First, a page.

Sunda Arc are brothers Nick Smart and Jordan Smart. Best known as key members of folk and jazz influenced minimalists Mammal Hands, their Sunda Arc project takes inspiration from the likes of Jon Hopkins, Rival Consoles, Moderat and Nils Frahm as well as their own music world. Their debut album Tides is out now, they talk us through track by track below.
We wanted to open the record by creating an immersive, swirling soundscape that disrupts your sense of space and time and takes you straight into the sound world of the record. We mixed up different loops of string samples with synths and tape loops and then improvised some bass clarinet and synth phrases together to cut through the swirling textures.
We explored many different synth production approaches on this track, to create a deep and percussive electronic sound world. The melody loops in a strange way and the polyrhythms in this and the other parts create a feeling of complexity born from simplicity. We named this track Cluster to reflect that focus on chaos and indeterminacy creating interest from simple things, like the building blocks of the universe and life. We used a lot of homemade Max/MSP software patches on his track to create subtle variations in the synth parts so everything has a constant feeling of change and variation. Halfway through the soprano saxophone appears playing a repeated melody with varying effects and processing to create a sound half electronic and half acoustic that guides you through to the final section where all of the ideas reach their conclusions.
This track starts with a heavily filtered version of the main parts slowly opening up, so that the track emerges slowly from a quiet place. We were trying to simulate the feeling you have when you’re walking into a venue with loud music playing and it slowly gets revealed to you as each door opens and you walk closer to the source. It then builds up gradually towards a pretty intense climax where we started running a lot of things through the chaos pad and other processors to make parts feel like they were getting out of control or trying to burst out of themselves.
This tune was written by sampling nicks voice and playing it back on a keyboard to create the main melody and chord progression. It’s the first time we’ve included one of our voices as a main part in a tune and liked how playing the voice back through a keyboard gives it a kind of hybridised human/electronic feel. We also used a mix of drum machines and then recorded some acoustic drum parts over the top to try and get a more human sound in the drums.
This track stems from a piano improvisation recorded closely on an old piano muted with felts. You can hear a lot of the mechanical noise from the piano throughout, which gives a warm feeling that reminds us of our childhood piano, and it is embedded in a sound world of granularised piano, bass clarinet and field recordings, with the piano and bass clarinet driving forward. The name alludes to a safe place from which you can see the world.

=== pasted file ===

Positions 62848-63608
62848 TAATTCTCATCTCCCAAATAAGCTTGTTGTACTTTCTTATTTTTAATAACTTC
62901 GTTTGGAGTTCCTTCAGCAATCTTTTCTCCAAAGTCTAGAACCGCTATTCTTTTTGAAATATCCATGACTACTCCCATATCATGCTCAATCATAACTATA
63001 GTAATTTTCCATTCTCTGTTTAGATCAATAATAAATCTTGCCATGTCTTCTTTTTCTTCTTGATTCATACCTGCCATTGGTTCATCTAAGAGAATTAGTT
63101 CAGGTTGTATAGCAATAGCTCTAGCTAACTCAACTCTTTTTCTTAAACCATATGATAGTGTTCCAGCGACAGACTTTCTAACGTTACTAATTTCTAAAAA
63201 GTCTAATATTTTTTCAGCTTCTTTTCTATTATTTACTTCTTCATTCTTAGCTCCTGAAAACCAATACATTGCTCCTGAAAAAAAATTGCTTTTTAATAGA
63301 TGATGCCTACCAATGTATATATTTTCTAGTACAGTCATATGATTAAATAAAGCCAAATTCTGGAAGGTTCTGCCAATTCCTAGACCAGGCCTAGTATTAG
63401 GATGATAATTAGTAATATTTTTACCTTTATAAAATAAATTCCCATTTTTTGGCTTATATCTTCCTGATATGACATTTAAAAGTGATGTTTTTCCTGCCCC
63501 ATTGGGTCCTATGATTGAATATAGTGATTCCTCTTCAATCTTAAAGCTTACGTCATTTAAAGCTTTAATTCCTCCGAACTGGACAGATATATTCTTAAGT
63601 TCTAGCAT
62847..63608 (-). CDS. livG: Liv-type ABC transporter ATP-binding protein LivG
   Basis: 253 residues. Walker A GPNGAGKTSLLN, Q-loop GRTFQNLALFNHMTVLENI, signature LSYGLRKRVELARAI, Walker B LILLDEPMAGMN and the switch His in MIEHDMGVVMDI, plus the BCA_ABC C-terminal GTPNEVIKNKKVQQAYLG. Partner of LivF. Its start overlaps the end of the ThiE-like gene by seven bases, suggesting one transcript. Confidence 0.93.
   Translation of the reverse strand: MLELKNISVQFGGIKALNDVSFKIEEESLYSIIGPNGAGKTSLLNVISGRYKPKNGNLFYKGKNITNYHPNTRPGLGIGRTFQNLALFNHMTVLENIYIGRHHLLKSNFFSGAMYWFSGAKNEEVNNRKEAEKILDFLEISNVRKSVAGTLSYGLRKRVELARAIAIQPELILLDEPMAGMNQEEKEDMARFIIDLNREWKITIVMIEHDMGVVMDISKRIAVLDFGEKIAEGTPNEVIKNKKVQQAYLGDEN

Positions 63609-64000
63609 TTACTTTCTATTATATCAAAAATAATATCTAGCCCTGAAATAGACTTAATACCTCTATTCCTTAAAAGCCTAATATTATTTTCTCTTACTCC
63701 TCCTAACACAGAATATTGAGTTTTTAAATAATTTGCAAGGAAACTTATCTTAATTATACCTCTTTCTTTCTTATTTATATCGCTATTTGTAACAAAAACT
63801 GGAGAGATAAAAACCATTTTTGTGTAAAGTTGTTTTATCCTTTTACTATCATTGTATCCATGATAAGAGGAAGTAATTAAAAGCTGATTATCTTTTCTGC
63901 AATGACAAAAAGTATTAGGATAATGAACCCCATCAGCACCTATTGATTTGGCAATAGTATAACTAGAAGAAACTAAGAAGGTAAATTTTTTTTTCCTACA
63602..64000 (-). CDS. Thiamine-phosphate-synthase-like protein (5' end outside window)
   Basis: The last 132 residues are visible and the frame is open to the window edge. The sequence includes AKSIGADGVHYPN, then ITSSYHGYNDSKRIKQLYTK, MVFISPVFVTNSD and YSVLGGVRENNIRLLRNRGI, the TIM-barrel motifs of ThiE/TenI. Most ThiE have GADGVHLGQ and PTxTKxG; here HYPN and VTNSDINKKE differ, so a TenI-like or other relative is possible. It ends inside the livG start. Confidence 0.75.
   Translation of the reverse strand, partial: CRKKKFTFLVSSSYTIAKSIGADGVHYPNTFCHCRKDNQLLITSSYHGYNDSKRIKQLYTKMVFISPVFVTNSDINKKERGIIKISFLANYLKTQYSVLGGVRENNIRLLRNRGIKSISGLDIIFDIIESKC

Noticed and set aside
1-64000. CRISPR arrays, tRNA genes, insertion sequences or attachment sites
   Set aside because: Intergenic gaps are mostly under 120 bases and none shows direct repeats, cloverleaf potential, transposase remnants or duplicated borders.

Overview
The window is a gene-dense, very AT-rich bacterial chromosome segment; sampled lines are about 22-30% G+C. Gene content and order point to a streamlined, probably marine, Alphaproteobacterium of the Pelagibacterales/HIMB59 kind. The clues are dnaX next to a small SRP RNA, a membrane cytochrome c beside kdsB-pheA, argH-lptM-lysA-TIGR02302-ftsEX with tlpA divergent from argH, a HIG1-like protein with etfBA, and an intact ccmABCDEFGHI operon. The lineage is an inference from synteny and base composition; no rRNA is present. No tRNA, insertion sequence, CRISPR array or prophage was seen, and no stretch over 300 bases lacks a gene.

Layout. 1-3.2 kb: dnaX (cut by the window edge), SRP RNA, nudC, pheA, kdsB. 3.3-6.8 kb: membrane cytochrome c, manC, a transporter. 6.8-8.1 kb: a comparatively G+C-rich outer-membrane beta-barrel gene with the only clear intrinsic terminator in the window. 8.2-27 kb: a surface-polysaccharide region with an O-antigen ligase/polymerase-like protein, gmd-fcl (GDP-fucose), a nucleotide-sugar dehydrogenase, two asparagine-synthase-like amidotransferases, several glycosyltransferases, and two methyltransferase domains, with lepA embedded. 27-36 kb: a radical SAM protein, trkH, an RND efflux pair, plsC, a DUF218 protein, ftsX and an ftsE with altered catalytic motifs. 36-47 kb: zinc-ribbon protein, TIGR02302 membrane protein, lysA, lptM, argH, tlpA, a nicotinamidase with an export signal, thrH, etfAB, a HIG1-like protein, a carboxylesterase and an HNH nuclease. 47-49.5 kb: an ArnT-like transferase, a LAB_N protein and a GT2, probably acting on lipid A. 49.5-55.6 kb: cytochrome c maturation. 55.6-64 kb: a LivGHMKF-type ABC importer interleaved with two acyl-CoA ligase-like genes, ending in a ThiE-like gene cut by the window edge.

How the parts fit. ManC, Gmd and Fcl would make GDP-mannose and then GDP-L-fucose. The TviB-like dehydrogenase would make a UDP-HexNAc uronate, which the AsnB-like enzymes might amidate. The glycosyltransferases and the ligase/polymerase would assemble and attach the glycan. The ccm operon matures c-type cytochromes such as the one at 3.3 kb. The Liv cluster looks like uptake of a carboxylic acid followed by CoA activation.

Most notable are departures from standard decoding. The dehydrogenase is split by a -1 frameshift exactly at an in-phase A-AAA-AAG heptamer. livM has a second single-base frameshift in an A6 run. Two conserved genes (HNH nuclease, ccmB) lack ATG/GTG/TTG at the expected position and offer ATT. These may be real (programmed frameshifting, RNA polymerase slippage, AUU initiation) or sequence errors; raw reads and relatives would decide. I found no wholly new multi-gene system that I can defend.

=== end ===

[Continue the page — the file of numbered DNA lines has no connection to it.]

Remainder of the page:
Everything At Once
This was a track where we started with a very simple chord progression and tried to make all the electronic components flow with the piano as naturally as possible. We also tried a much more rhythmic approach to the soprano sax in the chorus of this tune to try and give it a more electronic sounding edge, treating it more like a synth. In the last section jordan got creative with our modular synth by sending it the notes of the chord progression from a homemade sequencer, but randomising the order and timing of the phrases and then running that all through his granular tape delay pedal so we got some interesting, semi random elements to play with in the mix.
This track started with a field recording taken on the roof of a building in Thessaloniki of a huge thunderstorm and heavy rain that had blown in very quickly, which you can hear rumbling throughout the track. The other sounds are created using degraded tape loops to create the effect of voices and instruments calling out to you through the mix. It is reminiscent of the city itself, where the old lives beside the new.
The production style, drums and bass on this track are a nod to our love of deep medi and older UK dubstep, but blending in busier synths and the bass clarinet to create something heavy and driving. We also use the bass clarinet part and recorded it in a way that blends the gravelly, growled style and singing while playing with a cleaner sound so it sounds like a voice emerges from the instrument as it swells.
This track uses the bass clarinet up front in the mix to tell a story through melody and improvisation, with dark and heavy synths and drums supporting and swelling around it. This was our main attempt on the album to bridge the worlds of improvisation and electronic production in a direct way. The composition is intended to draw you into a trance state with subtle builds and repetitions.
This track was based around playing a simple guitar part through a massive chain of effects pedals to create an immersive, cloud like effect out of a simple chord progression. It’s quite a quiet ending to the album which has a lot of space in it, giving you a moment for some reflection and a feeling of clarity before the close.